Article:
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THU0470-HPR Will i waste your time? Delays in help-seeking for RA flares
  1. C.A. Flurey1,1,2,3,
  2. M. Morris1,
  3. J. Pollock1,
  4. R. Hughes4,
  5. P. Richards5,
  6. S. Hewlett1
  1. 1Faculty of Health & Life Sciences, University of The West of England
  2. 2Rheumatology, University of Bristol, Bristol
  3. 3Rheumatology, Asford & St Peter’s Hospitals NHS Trust
  4. 4Rheumatology, Ashford & St Peter’s Hospitals NHS Trust, Chertsey
  5. 5Academic Rheumatology, University of Bristol, Bristol, United Kingdom


Background Anecdotal evidence suggests that patients vary in how long they wait before seeking medical help for an RA flare.

Objectives The aim of this research is to explore why, and their tipping points for seeking help.

Methods Q-Methodology: 29 RA patients sorted 23 statements (generated in previous qualitative interviews) about their help seeking behaviours when in a flare, across a forced distribution in ranked order of agreement. Data were analysed using centroid factor analysis with varimax rotation (i.e. the participants and not the items are the variables). Demographic and clinical data were collected and patients completed comments booklets about their rationale for sorting the statements.

Results Consensus was reached on 9 statements and two factors were produced, which explained 51% of the study variance and accounted for 22 of the 29 participants. None of the Q-sorts were confounded (loading on more than one factor). A participant loading of 0.54 reached significance at p<.01.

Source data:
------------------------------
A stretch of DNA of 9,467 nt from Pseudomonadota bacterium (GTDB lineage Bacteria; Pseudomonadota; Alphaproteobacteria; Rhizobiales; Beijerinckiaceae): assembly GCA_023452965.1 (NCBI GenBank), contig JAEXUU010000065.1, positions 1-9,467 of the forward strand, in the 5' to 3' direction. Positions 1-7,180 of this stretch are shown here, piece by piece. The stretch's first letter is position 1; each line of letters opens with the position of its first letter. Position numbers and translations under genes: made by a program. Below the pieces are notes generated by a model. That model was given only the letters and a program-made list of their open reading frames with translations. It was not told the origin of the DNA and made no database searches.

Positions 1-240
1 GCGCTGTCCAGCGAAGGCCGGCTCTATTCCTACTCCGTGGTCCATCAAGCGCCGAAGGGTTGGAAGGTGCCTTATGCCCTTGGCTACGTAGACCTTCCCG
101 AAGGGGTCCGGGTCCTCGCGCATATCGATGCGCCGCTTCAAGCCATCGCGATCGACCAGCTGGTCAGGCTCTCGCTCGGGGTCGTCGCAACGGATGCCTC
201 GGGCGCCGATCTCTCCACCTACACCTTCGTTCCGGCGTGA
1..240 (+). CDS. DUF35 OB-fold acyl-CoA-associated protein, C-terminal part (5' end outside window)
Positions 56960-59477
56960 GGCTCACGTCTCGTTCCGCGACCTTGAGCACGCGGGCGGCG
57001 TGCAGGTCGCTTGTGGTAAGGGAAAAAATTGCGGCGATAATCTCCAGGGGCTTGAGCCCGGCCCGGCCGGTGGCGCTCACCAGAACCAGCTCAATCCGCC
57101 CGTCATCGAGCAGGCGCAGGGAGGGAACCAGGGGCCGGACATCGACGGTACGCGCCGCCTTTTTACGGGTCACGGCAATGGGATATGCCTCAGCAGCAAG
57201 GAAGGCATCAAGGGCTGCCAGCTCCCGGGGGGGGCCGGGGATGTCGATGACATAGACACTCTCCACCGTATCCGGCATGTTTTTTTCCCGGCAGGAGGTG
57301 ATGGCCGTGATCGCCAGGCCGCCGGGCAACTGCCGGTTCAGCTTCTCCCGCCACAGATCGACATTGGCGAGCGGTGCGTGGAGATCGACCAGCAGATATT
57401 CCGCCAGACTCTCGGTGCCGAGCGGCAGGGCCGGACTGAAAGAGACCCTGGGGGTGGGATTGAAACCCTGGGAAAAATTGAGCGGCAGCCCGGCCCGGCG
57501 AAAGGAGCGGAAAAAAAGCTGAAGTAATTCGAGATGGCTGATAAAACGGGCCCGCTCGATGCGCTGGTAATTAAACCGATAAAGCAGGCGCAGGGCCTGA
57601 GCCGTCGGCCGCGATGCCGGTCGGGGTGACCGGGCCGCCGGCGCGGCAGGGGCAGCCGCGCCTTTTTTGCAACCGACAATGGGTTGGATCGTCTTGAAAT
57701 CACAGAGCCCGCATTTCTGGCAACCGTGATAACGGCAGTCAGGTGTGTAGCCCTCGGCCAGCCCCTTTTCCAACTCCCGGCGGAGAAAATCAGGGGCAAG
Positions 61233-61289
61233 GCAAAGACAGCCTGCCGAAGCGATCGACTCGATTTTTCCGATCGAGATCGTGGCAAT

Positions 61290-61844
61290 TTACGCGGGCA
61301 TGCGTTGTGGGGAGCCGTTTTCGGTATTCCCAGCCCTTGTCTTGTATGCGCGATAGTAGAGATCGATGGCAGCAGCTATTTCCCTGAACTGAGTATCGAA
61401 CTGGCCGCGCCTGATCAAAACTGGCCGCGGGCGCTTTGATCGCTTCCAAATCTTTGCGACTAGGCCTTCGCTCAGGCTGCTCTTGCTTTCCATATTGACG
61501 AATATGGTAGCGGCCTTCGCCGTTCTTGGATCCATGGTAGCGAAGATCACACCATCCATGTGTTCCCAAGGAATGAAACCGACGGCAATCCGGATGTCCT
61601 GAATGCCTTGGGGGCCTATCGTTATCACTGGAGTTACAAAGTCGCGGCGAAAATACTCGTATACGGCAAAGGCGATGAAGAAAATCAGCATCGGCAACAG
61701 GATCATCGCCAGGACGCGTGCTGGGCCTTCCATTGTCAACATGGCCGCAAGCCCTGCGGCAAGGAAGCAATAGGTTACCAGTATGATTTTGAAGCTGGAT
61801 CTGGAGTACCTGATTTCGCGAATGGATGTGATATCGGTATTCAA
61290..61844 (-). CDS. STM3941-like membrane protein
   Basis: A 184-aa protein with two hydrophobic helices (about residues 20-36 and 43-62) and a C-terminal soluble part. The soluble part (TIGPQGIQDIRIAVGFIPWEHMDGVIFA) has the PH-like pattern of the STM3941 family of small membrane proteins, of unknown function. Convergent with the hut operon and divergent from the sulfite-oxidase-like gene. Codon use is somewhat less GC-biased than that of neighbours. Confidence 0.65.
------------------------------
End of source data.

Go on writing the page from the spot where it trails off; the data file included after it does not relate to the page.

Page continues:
Consensus: “When I just don’t know what to do anymore”: The top 3 of the 9 consensus statements are “when the pain becomes too intense”, “when the Flare has gone on longer than expected” and “when the symptoms become uncontrollable”, suggesting these are the tipping points for seeking help.

Factor A: Definite Decision: “It won’t go away, so I won’t wait”: Sixteen participants: mean disease duration 15.2yrs (SD 10.3), age 54.8yrs (SD 9.6), HAQ score 1.360 (SD 0.8), 69% female, 69% on biologic therapies. These patients will seek help quickly when they are in a flare, they know that their medical team can help and that their flare won’t go away on its own. They don’t worry about wasting their own or the Rheumatologist’s time and will not wait until their next scheduled appointment for help. Tipping points for seeking help for these patients are worries about long term damage to their joints, knowing their flare needs to be controlled by new medication and their quality of life being affected.

Factor B: Cautious Indecision: “Lying down and not moving until it goes”: Six participants: mean disease duration 18.7yrs (SD 13.9), age 50.5yrs (SD 15.4), HAQ score 1.23 (SD 0.9) 67% female, 0% on biologic therapies. These patients wait to contact the medical team when they are in a flare. They are reluctant to seek help as they hope the flare will go away on its own and do not believe it will last until they seek medical help. They don’t like asking for help and worry about wasting the Rheumatologist’s time. They may wait until their next scheduled appointment before seeking help and will try to manage their symptoms themselves. These patients need to be prompted by a friend or family member to seek help.

Conclusions Whilst consensus indicates pain is a tipping point, for some patients a complex interaction of beliefs hinders their help-seeking behaviour. Health care professionals should be aware that some patients delay help-seeking due to fears of time wasting, thus potentially risking further damage.

Disclosure of Interest None Declared

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